Rating agencies assign comparative ratings to insurers based on various criteria. Most rating agencies are paid by the insurer to do an assessment examination and to issue a rating. This is the case with the largest and most well-known agencies, such as Standard and Poor’s, A. M. Best, Moodys, and Fitch Ratings. Since the companies pay to have themselves rated, those ratings are generally available to the public without charge. One rating agency does not accept payment from the insurer being rated—TheStreet.com. You must pay to obtain its rating results.
You may also wish to contact your state insurance department regarding information on a particular company.
No. The guaranty corporation is a private entity, with its membership made up of all the life and health insurers licensed in the state (in fact, under state law an insurer must be a member of the association to be licensed to do business). The corporation was created by the legislature to serve as a safety net (subject to statutory limits) for residents should their life or health insurer fail. By creating the corporation, the legislature was able to ensure continued coverage to residents affected by their insurer’s failure. The corporation does work in cooperation with the Insurance Department in fulfilling its role of protecting residents whose insurance company is being liquidated.
Consumers can contact the Insurance Administration (410-468-2000) to determine if an insurance company is licensed to write business in Maryland. Consumers can also check the financial strength ratings of the company, which are issued by various ratings agencies (see “Where can I get advice on purchasing life, health, or annuity products?” above).
Surrenders and loans may be allowed on a case-by-case basis for genuine hardship situations upon written application to the Receiver. Hardship circumstances and procedures will differ from company to company and (after liquidation) from guaranty association to guaranty association. Examples of hardship cases may include (1) terminal illness or permanent disability; (2) substantial medical expenses not covered by medical insurance; (3) financial difficulties resulting in inability to pay for essential life support needs like food and shelter; (4) imminent removal from a hospital, nursing home, or other medical care facility due to inability to pay; (5) imminent bankruptcy; and (6) immediate need for college tuition payments for a dependent child.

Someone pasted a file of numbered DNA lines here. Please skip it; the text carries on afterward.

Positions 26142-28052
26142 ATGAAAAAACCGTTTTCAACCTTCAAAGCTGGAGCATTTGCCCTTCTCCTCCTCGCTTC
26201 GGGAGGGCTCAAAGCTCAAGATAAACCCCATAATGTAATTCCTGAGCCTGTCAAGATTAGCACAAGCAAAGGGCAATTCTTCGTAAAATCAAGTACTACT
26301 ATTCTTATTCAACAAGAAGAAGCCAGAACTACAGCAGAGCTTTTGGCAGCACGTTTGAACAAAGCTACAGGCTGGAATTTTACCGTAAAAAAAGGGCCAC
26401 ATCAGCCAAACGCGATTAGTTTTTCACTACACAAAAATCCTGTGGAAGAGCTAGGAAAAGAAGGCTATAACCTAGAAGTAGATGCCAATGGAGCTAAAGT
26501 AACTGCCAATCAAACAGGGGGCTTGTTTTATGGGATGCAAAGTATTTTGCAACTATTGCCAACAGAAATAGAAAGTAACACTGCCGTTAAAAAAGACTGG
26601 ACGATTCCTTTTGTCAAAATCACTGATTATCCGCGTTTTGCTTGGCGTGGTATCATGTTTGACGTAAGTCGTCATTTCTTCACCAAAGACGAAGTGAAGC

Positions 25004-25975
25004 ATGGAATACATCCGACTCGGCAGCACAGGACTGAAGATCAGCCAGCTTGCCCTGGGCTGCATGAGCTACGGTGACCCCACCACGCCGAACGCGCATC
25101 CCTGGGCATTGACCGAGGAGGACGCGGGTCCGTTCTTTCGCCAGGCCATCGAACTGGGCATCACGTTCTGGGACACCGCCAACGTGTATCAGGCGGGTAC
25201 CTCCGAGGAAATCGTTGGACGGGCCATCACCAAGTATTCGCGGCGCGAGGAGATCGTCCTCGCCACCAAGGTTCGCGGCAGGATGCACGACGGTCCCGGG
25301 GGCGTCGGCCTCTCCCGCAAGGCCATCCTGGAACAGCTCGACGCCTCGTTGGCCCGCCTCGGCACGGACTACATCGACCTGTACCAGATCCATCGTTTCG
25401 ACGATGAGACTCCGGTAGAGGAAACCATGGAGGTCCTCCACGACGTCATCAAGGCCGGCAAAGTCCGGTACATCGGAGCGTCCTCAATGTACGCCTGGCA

Yes, long-term-care insurance is typically considered health insurance and covered by the guaranty corporation.
Generally speaking, a variable annuity contract with general account guarantees will be eligible for guaranty corporation coverage, subject to applicable limits and exclusions on coverage. However, specific questions regarding coverage will be determined by the applicable guaranty corporation based on the terms of the contract, other relevant facts, and the guaranty corporation law in effect at the time of liquidation.
If your insurance company is liquidated, you will receive a notice from the court-appointed Receiver (typically the Insurance Commissioner of the company’s state of domicile), who will oversee the liquidation of the company and inform you of any new claims procedures. There may be no change in the claims submission process—guaranty corporations, working with the Receiver, sometimes continue processing claims using the liquidated company’s existing claims staff if that will maximize the speed and efficiency with which claims are processed. In other cases, the corporations process the claims themselves or use an independent processing company, known as a third-party administrator, to process claims. In any event, you will be notified of the ongoing claims process. If you wish to continue coverage, you must continue to pay the premium required by your policy.
Yes. If you are paying premiums to your company and wish to keep your coverage in place, you must continue to do so—those premiums go to the guaranty corporation providing you continuing coverage. If you stop paying premiums, your insurance coverage may be terminated.
Guaranty as corporations, in conjunction with the Receiver, may be able to negotiate a transfer of a company’s policies, up to the amount of the guaranty corporation benefit limits, to a financially sound insurer. If a corporation administers claims against the policy and the benefit limits are reached, any claim in excess of that limit may be submitted as a policyholder-level claim against the estate of the failed insurance company, and the contract holder may receive distributions as the company’s assets are liquidated by the Receiver.
NOTE: This information is not intended as legal advice, and no liability is assumed in connection with its use. The applicable state guaranty association statute is the controlling authority, regardless of any information presented on this site. Users should seek advice from a qualified attorney and should not rely on this compilation when considering any questions relating to guaranty association coverage.